Chapter adapted and updated, with permission, from Nicoll D et al. Guide to Diagnostic Tests, 7th ed. McGraw-Hill, 2017.
Table e2–2 lists the general characteristics of useful diagnostic tests. Most of the principles detailed below can be applied not only to laboratory and radiologic tests, but also to elements of the history and physical examination. An understanding of these characteristics is very helpful to the clinician when ordering and interpreting diagnostic tests.
Table e2–2.Properties of useful diagnostic tests. ||Download (.pdf) Table e2–2. Properties of useful diagnostic tests.
|1. Test methodology has been described in detail so that it can be accurately and reliably reproduced. |
|2. Test accuracy and precision have been determined. |
|3. The reference interval has been established appropriately. |
|4. Sensitivity and specificity have been reliably established by comparison with a gold standard. The evaluation has used a range of patients, including those who have different but commonly confused disorders and those with a spectrum of mild and severe, treated and untreated disease. The patient selection process has been adequately described so that results will not be generalized inappropriately. |
|5. Independent contribution to overall performance of a test panel has been confirmed if a test is advocated as part of a panel of tests. |
|6. Test is accessible and affordable. |
The accuracy of a laboratory test is its correspondence with or closeness to the true value. A test is deemed inaccurate when the result differs from the true value even though the results may be reproducible (Figure e2–1A); this is also called systematic error (or bias). For example, serum creatinine is commonly measured by a kinetic Jaffe method, which has a systematic error as large as 0.23 mg/dL (20.33 mcmol/L) when compared with the gold standard gas chromatography–isotope dilution mass spectrometry method. In the clinical laboratory, accuracy of tests is maximized by calibrating laboratory equipment with standard reference material and evaluated by participation in external proficiency testing programs (eg, proficiency testing program offered by the College of American Pathologists).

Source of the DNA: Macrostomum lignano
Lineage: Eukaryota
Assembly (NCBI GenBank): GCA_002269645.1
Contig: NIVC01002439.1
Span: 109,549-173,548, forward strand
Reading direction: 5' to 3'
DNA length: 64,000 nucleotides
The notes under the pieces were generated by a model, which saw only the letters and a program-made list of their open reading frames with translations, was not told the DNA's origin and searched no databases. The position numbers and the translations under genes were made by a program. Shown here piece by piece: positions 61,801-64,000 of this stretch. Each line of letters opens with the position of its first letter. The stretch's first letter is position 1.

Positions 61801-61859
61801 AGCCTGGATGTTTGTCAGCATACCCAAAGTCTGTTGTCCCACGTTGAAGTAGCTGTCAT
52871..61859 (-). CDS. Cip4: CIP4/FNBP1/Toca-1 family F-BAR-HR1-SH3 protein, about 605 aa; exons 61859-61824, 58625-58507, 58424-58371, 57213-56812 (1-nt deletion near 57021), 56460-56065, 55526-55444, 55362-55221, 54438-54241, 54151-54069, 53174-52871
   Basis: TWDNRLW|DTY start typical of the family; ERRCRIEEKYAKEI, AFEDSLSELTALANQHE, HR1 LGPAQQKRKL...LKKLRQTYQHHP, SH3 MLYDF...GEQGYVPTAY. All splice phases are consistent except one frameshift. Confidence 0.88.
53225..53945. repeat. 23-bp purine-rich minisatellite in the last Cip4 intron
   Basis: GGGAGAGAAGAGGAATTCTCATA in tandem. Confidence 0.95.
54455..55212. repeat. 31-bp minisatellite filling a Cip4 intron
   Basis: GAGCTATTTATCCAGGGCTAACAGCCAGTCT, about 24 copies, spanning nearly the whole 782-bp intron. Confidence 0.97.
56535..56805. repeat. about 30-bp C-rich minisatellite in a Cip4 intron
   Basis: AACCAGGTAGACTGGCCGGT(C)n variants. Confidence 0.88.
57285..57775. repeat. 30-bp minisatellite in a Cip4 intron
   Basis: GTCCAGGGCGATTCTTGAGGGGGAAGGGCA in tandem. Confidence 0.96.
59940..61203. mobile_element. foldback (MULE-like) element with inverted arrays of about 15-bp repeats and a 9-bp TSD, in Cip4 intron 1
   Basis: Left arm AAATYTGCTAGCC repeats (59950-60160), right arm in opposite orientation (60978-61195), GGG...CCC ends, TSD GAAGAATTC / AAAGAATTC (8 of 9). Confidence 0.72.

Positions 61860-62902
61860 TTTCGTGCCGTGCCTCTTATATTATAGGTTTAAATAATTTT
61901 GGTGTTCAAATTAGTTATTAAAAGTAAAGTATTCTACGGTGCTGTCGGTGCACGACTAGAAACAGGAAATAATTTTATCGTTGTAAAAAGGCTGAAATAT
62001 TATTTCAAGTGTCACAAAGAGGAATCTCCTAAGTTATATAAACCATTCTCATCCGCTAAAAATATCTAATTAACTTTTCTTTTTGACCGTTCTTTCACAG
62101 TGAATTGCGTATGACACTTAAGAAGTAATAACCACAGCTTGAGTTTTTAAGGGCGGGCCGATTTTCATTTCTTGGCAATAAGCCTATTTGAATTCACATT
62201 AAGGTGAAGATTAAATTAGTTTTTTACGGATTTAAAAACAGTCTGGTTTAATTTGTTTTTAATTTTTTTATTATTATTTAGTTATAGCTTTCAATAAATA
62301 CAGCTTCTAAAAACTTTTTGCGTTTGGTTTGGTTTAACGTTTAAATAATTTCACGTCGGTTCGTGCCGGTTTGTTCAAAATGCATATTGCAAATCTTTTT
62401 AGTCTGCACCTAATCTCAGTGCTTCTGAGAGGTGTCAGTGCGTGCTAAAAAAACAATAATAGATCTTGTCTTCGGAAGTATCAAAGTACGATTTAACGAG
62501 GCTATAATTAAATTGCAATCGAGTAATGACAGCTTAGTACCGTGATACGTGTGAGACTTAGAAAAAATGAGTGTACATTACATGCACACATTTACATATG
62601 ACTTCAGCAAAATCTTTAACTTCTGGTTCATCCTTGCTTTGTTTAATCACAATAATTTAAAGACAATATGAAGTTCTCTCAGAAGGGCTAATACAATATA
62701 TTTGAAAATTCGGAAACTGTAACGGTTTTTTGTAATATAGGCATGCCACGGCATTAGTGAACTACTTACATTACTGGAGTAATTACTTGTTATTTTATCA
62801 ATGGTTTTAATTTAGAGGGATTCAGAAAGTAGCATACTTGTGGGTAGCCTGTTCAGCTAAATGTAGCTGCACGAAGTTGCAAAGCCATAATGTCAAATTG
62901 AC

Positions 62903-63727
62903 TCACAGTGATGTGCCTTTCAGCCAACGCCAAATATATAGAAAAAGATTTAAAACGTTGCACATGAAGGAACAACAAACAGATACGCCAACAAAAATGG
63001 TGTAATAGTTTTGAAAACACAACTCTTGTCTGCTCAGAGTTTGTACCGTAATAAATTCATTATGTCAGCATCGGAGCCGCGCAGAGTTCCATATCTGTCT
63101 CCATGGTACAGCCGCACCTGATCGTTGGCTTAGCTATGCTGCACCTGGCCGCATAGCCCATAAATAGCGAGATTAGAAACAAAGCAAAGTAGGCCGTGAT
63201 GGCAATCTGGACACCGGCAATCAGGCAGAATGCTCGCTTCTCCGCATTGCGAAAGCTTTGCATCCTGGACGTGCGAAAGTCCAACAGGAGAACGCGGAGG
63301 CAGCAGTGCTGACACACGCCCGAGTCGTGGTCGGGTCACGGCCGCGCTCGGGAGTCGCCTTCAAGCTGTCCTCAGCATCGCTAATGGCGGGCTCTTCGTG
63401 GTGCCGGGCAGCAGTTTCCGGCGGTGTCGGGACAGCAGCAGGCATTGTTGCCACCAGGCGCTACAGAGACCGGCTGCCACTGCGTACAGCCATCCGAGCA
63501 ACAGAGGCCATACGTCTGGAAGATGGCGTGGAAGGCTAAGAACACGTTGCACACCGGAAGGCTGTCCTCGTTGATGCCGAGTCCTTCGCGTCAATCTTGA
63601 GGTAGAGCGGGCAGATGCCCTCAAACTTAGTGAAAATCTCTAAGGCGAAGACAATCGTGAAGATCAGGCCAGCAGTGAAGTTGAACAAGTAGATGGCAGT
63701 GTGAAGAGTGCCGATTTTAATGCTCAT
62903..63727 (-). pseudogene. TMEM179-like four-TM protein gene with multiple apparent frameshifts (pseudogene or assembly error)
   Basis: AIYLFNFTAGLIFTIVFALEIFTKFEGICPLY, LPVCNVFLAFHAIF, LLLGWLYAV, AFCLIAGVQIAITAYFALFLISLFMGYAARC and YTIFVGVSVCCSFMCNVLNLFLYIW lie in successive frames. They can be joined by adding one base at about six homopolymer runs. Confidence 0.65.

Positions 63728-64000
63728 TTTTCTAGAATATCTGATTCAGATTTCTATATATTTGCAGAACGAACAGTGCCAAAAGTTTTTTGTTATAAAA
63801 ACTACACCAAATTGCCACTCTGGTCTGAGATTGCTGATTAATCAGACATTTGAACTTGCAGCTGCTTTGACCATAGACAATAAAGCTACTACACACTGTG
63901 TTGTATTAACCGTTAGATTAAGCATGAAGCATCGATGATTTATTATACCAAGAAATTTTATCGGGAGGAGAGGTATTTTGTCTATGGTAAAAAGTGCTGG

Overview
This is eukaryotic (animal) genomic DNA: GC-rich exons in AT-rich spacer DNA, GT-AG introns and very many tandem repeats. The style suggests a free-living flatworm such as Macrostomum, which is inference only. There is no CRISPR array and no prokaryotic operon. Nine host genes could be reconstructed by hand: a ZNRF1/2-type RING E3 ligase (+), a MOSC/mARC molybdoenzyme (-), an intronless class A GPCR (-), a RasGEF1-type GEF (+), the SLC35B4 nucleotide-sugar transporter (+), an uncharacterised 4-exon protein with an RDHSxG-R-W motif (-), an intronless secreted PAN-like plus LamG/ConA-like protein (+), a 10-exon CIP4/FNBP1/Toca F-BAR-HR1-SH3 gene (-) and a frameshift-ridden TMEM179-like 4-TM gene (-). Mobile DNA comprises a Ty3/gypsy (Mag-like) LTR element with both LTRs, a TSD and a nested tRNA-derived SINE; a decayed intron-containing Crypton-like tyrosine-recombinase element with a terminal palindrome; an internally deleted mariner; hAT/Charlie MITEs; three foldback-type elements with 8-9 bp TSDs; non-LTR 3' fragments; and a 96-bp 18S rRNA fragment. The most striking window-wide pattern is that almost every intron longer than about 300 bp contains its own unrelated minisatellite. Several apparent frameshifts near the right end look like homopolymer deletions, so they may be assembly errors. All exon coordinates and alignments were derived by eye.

Relationship between accuracy and precision in diagnostic tests. The center of the target represents the true value of the substance being tested. A: A diagnostic test that is precise but inaccurate; repeated measurements yield very similar results, but all results are far from the true value. B: A test that is imprecise and inaccurate; repeated measurements yield widely different results, and the results are far from the true value. C: An ideal test that is both precise and accurate. (Reproduced, with permission, from Nicoll D et al. Guide to Diagnostic Tests, 7th ed. McGraw-Hill, 2017.)
Test precision is a measure of a test's reproducibility or repeatability when repeated on the same sample. If the same ...